WHEN Brendan Rodgers was appointed as the new manager of Liverpool Football Club in June 2012, many Liverpool supporters would find themselves with the dilemma of fully supporting his new regime, whilst on the other hand wanting to be respectful to the outgoing manager Kenny Dalglish.
Something was not quite right about the fast pace at which they were asked to accept this new love, whilst the office chair was still warm from the previous incumbent.
Rodgers would come armed with a briefcase full of his Tiki-taka spread sheets intent on impressing upon his new charges and supporters, this philosophy of pass and move.
Many Liverpool supporters had their own understanding and knowledge of a passing game, having been educated by forefathers schooled in the science, through preceptors like Shankly, Paisley and Dalglish amongst others.
Managing Liverpool would be fraught with a danger all of its own over the previous 20 years; a public whose expectation at times has outweighed a footballing and business reality, where once Liverpool and its owners, the Moore’s family, would be the richest club on the high street, today they would find themselves playing second, third and fourth fiddle to cash rich Russians and Arabs. Liverpool’s fanatical support however has not lowered its expectation nor taken into account this new, more able adversary scrapping for its own object of desire – silverware.
It is not just Brendan Rodgers who would find it difficult to compete in this new footballing market-place, where financial hindrances make it essential that young managers are far more savvy in both the transfer market and the development of the club’s own young talent. Sometimes the decline of a whole institution like Liverpool Football Club can go unnoticed until it has receded to an extent where the fix takes much longer than the decline.
The new finance that has flooded football has meant the rewriting of history and to a certain degree the consequence being the obliteration of history, other than from Liverpool’s own supporters perspective, the club’s own history is in fact used as a stick to beat it with; made to be embarrassed by its rich history, for many of its new foes, fundamentally it has become meaningless.
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So what will be success for Brendan Rodgers? Liverpool supporters will only be placated with winning trophies and as much as Rodgers can be seen to improve the club or its playing staff, where this season he and they have received plaudits, criticism has also followed with accusations of a lack of fight or passion from his troops at times. If he is going to field young inexperienced sides then supporters have to expect the learning process will not be such a palatable dish at times.
The owners decision to relinquish Kenny Dalglish of the reins would also mean the club taking a massive backwards step in its five year plan. There is no doubt that this has also hindered Rodgers in terms of the type of progress that was going to be seen in one, yet unfinished season, against a backdrop of two visits to Wembley last season under Dalglish. Rodgers would always be up against it whilst fans would unfairly compare that season forgetful that the club had remained without a trophy since 2006, albeit they were qualifying for the Champions League regularly during this time.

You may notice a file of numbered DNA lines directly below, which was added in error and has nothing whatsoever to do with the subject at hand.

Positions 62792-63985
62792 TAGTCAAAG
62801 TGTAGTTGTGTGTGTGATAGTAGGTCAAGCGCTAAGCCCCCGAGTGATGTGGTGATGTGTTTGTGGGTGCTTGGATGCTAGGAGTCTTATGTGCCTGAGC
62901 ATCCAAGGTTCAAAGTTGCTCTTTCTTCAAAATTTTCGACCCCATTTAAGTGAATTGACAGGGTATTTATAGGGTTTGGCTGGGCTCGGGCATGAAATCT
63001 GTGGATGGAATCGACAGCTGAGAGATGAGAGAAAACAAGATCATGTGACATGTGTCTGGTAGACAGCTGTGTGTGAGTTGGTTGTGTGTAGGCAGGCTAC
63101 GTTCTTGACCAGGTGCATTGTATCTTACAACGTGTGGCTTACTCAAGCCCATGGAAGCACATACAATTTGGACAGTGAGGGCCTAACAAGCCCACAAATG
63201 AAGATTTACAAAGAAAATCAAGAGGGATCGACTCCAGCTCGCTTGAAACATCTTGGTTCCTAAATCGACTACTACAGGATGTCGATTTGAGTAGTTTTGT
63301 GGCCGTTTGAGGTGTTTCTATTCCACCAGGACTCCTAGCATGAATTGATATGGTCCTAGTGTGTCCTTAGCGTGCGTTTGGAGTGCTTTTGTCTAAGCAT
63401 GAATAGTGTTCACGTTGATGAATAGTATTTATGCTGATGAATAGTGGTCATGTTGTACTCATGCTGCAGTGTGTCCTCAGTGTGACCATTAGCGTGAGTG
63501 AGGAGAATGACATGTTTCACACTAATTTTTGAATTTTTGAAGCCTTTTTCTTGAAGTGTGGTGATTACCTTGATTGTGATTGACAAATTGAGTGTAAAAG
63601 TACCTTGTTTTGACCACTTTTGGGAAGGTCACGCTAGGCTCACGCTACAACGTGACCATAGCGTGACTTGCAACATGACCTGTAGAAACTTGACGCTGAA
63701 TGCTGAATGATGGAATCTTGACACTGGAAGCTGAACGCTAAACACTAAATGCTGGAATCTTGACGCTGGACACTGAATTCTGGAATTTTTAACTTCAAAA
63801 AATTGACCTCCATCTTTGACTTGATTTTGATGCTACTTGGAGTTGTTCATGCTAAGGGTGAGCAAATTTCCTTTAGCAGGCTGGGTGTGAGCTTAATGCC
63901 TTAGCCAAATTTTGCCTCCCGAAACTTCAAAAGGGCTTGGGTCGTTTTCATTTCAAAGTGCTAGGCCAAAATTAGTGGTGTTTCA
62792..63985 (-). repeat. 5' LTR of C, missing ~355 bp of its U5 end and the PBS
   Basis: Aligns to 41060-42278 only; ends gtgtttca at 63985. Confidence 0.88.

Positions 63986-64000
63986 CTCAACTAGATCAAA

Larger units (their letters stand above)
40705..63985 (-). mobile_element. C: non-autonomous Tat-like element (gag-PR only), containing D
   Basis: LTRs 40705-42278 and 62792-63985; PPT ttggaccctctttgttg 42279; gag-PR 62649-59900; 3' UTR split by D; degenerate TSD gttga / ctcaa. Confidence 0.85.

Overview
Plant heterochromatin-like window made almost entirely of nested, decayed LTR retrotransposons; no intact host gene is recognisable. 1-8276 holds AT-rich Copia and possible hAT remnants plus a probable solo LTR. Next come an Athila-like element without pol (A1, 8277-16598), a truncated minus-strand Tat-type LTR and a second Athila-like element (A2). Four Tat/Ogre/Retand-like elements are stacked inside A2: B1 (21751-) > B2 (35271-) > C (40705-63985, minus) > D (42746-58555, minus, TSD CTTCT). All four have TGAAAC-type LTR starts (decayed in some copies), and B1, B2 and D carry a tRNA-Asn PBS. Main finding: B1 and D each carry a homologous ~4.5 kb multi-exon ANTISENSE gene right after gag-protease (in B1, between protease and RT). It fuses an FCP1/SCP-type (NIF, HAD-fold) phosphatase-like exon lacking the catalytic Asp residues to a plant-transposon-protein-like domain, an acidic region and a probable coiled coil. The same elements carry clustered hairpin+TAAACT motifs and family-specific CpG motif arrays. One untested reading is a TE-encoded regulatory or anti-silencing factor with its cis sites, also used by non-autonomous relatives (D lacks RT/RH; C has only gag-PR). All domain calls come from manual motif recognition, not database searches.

It would be naïve for fans of the club to purely look away and allow a huge reverse in its fortunes or standing, ever wary that FSG have a responsibility to the franchise they have acquired, their financial input and reinvestment of the massive financial rewards that a club like Liverpool generate, even through times of very little success on the field. It is not about dipping its fingers into the petty cash tin once in a while, it must be reinvestment and this will be the only way the club can become stable whilst turnover grows year on year like it has. If the owners have confidence in Brendan Rodgers then of course he must be backed financially and the verbal support it has so far during its stewardship been lacking must be added when required.
Has Rodgers made mistakes? For sure he has, for a young manager in his first season at one of the world’s most iconic football clubs have those mistakes taken the club backwards? Tactically at times he has been found wanting with very little in terms of a plan B. The accusation being levelled at him is one; that when we struggle to break teams down there becomes a reliance on continuing on the very tactic that has reaped little success, as arrogantly we stick to plan A, with no adaptation. To be fair to Rodgers lately we have seen a rather different approach, this coinciding with the acquisition of Daniel Sturridge.
The players have no excuse to push on in this final section of the season, there is no pressure as in effect our campaign has run out of steam, we can only assume that the possibility of a top 6 finish will be enough to spur the squad and Rodgers on. The plan for next season has to be in place and whether Rodgers is a success as Liverpool manager cannot be decided at the conclusion of this season, rather in the next two.
You can find me on Twitter https://twitter.com/christobinsings
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